want to agree a deep and special partnership between the UK and the EU,
taking in both economic and security cooperation. We will need to discuss
how we determine a fair settlement of the UK's rights and obligations as a
departing member state, in accordance with the law and in the spirit of the
United Kingdom's continuing partnership with the EU. But we believe it
is necessary to agree the terms of our future partnership alongside those of
our withdrawal from the EU.
iv. We should work together to minimise disruption and give as much
certainty as possible. Investors, businesses and citizens in both the UK
and across the remaining 27 member states -and those from third
countries around the world -want to be able to plan. In order to avoid any
cliff-edge as we move from our current relationship to our future
partnership, people and businesses in both the UK and the EU would
benefit from implementation periods to adjust in a smooth and orderly
way to new arrangements. It would help both sides to minimise
unnecessary disruption if we agree this principle early in the process.

The task before us

As I have aid, the Government of the United Kingdom wants to agree a deep
and special partnership between the UK and the EU, taking in both economic
and security cooperation. At a time when the growth of global trade is slowing

-and there are ign that protectionist instincts are on the ri e in many part of the
world, Europe has a responsibility to stand up for free trade in the interest of all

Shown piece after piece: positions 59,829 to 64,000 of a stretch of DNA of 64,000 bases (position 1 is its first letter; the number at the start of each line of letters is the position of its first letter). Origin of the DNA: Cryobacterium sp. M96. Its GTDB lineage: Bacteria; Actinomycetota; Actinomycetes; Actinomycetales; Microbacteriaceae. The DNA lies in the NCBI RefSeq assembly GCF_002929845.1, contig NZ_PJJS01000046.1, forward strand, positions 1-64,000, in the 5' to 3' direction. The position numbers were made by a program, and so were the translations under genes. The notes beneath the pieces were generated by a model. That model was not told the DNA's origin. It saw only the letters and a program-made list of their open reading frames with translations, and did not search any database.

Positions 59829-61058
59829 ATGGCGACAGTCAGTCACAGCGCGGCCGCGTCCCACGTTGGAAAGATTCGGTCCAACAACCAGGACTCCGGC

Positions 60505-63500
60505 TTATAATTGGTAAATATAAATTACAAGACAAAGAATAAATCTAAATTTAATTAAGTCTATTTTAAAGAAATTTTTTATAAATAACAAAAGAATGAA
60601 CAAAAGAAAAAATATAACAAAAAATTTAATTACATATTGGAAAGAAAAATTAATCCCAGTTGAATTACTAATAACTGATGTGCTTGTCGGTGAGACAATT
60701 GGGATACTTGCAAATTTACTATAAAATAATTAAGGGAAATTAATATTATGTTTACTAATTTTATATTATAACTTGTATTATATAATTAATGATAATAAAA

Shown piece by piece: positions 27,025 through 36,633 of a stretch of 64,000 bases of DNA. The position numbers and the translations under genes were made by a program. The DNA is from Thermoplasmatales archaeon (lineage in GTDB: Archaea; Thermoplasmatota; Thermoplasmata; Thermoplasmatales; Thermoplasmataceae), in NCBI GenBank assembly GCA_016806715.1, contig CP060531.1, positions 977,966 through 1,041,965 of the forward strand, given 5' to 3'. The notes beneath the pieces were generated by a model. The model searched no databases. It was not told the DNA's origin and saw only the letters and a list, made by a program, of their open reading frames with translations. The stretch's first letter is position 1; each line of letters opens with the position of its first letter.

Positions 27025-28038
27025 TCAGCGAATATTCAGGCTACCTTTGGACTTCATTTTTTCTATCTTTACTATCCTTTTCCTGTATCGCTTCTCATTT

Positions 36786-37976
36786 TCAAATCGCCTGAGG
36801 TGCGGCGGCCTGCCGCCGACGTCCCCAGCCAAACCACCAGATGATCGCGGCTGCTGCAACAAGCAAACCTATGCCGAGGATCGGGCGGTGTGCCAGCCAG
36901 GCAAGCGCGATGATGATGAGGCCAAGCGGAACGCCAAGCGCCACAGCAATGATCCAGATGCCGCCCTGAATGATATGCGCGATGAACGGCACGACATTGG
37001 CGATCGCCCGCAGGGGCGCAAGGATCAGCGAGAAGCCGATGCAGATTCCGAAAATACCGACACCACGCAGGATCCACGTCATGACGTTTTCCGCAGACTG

our citizens. Likewi e, Europe' security is more fragile today than at any time
since the end of the Cold War. Weakening our cooperation for the prosperity
and protection of our citizens would be a costly mistake. The United Kingdom s
objectives for our future paitner hip remain those set out in my Lancaster House
speech of 17 January and the subsequent White Paper published on 2 February.

We recognise that it will be a challenge to reach such a comprehensive
agreement within the two-year period set out for withdrawal discussions in the
Treaty. But we believe it is necessary to agree the terms of our future
partnership alongside those of our withdrawal from the EU. We start from a
unique position in these discussions -close regulatory alignment, trust in one
another's institutions, and a spirit of cooperation stretching back decades. It is
for these reasons, and because the future partnership between the UK and the
EU is of such importance to both sides, that I am sure it can be agreed in the
time period set out by the Treaty.

The task before us is momentous but it should not be beyond us. After all, the
institutions and the leaders of the European Union have succeeded in bringing
together a continent blighted by war into a union of peaceful nations, and
supported the transition of dictatorships to democracy. Together, I know we are
capable of reaching an agreement about the UK s right and obligation a. a
departing member state, while establishing a d ep and pecial partner hip that
contributes towards the prosperity, security and global power of our continent.

Yours sincerely
Theresa May


His Excellency Mr Donald Tusk